Last weekend, I spent Valentine’s Day at a movie memorabilia show in Burbank, while my hubby was busy hosting panels at a Doctor Who convention (romantic, huh?). After nearly twelve years of collecting Ann Dvorak ephemera, I usually walk away empty handed from these events, or with a scene still I probably already own. This time around, one of the dealers actually had a nice piece that I had never seen before, a Midnight Court window card. I have not uploaded a photo of it onto the site, but the artwork is pretty much identical to the titled card posted above.
As I walked around the room with my big score, an acquaintance stopped me to take a look at the card. His instant response was, “beautiful artwork, but it sure looks similar to one of Bette Davis’ posters.” Simultaneously, my collecting-partner-in-crime, Darin, and I blurted out “It’s the same art as The Girl From Tenth Avenue!” (welcome to the world of movie geeks). Even though I have owned the Midnight Court title card for years and have it hanging up at home, it never occurred to me that Warner Bros lifted the art from the 1935 Bette Davis feature, flipped the image, replaced her head with Ann-D’s, and used it to to promote the 1937 release.
This probably was not the first time a studio recycled artwork (MGM one-sheets from the late 1930s tend to look really similar), but switching out Bette’s head for Ann’s is pretty blatant. This just goes to show that:
a) Warner Bros really could be that cheap
b) Warner Bros had officially given up on Ann’s career
Actually, Ann’s employment with Warner Bros had been terminated in December of 1936, so it’s amazing they even bothered promoting her for the March 1937 release of Midnight Court.
If anyone out there knows of similar instances when a studio cheaped-out and used the same artwork for different films, please feel free to share in the comments.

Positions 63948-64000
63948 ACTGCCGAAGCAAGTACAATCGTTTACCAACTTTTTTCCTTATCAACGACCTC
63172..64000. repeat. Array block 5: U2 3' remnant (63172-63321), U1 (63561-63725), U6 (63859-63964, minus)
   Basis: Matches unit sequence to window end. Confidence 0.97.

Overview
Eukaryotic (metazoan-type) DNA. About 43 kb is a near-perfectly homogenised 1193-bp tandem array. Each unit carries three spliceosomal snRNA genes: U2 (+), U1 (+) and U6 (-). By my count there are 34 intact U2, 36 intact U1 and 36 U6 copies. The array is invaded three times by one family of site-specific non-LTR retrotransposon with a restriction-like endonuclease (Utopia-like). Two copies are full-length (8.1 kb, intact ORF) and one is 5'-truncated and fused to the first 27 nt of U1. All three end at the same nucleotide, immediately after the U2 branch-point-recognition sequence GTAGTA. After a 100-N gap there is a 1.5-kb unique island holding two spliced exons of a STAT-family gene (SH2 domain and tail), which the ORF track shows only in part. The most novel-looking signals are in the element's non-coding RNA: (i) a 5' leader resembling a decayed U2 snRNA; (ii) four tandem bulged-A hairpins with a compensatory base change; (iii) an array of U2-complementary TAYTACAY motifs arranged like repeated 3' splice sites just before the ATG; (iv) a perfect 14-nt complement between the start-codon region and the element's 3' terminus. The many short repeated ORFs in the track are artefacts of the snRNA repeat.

I accompanied my comic-book-writing hubby to New York last week for Comic-Con. I usually make the rounds with Josh at the Con, visit the one vintage movie memorabilia dealer who always shows up at these events, and wait in line for a half an hour at the Starbucks stand (convention Starbucks is even pricier than airport Starbucks which is even pricier than regular Starbucks). I can only be the dutiful wife for so long before Comic-Con madness starts to set in (I once damn near had a nervous breakdown at the San Diego Con and calmed myself by purchasing a $130 Bat Girl doll), and I need to take a break from the festivities.
This time around I took my Con reprieve at the Film Forum Theater who is currently celebrating the country’s financial woes by screening a bunch of great Depression-era flicks for their “Breadlines & Champagne” festival. I caught Frank Capra’s riveting bank drama American Madness, which I thoroughly enjoyed, but was more than a little bitter when I realized they would be showing, not one but TWO Ann Dvorak films later this month.
OK, two films screened on separate, though consecutive, dates probably does not constitute a “festival,” but in the world of Ann Dvorak, this is about as close as it gets. For those of you lucky enough to be in the Big Apple next week, you have the supreme opportunity to sit in a darkened theater with an appreciative crowd and watch:
I have seen Scarface a few times in theaters around Los Angeles, but have never been to a screening of Three on a Match, which is the first Ann-D movie I ever saw, and is still my favorite. If anyone is able to catch this on the 20th, please let me know how the audience responds when Ann becomes a total coke-head.
The Film Forum Theater is located at 209 W Houston St.